The US government shut down is unlikely to end anytime soon, offering Pentagon leaders time to reconsider their budgetary future.
The Congressional sideshow that prompted the shutdown will be nothing in comparison to the coming battle to raise America’s borrowing limit, which is essential to keeping it from defaulting on its debt for the first time in history.
Those who believe such a default can be managed, or that it might yield beneficial results, are living in a dangerous alternate reality.
Just flirting with default in 2011 prompted a downgrade in the US credit rating, which in turn instantly cost Americans and others trillions of dollars in lost wealth. An actual default would trigger a catastrophic global economic meltdown that would shatter US strategic credibility and interests worldwide.
Another debt farce could also increase US borrowing costs, further pressuring government spending overall, and defense spending in particular
Clearly, then, defense spending and entitlements will be bargaining chips in any debt deal. While government spending is flat, long-term reforms and additional cuts will be needed to reduce the deficit.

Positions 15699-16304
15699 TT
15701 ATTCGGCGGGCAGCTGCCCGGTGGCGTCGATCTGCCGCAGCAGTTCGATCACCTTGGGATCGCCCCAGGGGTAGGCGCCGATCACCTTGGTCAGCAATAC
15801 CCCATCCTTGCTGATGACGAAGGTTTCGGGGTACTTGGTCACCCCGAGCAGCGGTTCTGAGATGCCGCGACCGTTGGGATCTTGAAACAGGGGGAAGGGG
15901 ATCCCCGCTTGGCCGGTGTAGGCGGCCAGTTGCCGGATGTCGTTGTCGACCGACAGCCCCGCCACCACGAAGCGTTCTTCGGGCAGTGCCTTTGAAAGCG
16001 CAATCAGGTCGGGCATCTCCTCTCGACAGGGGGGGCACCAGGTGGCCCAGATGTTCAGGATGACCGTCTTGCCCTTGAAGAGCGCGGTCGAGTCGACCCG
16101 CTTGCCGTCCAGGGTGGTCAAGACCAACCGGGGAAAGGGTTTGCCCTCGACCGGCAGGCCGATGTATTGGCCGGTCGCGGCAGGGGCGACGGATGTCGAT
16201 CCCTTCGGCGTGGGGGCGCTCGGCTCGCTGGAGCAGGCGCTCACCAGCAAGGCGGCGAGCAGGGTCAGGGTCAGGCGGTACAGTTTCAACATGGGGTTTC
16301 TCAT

The reality is, even with sequestration — and adjusted for inflation — DoD spending is still $75 billion dollars higher than historic cyclical bottoms over the last four cycles. And if there’s one thing politicians know, it’s where to find money if they need it.
That’s trouble for a Pentagon already struggling to come up with $52 billion in cuts over the coming fiscal year, which means defense leaders must stop hoping lawmakers will give them relief and get ready for another stick up.
Top civilian and military leaders must sequester themselves, with staffs sliding an endless stream of pizzas under a locked door, and map a future for the US military rather than leave it to a dysfunctional and nonstrategic political process.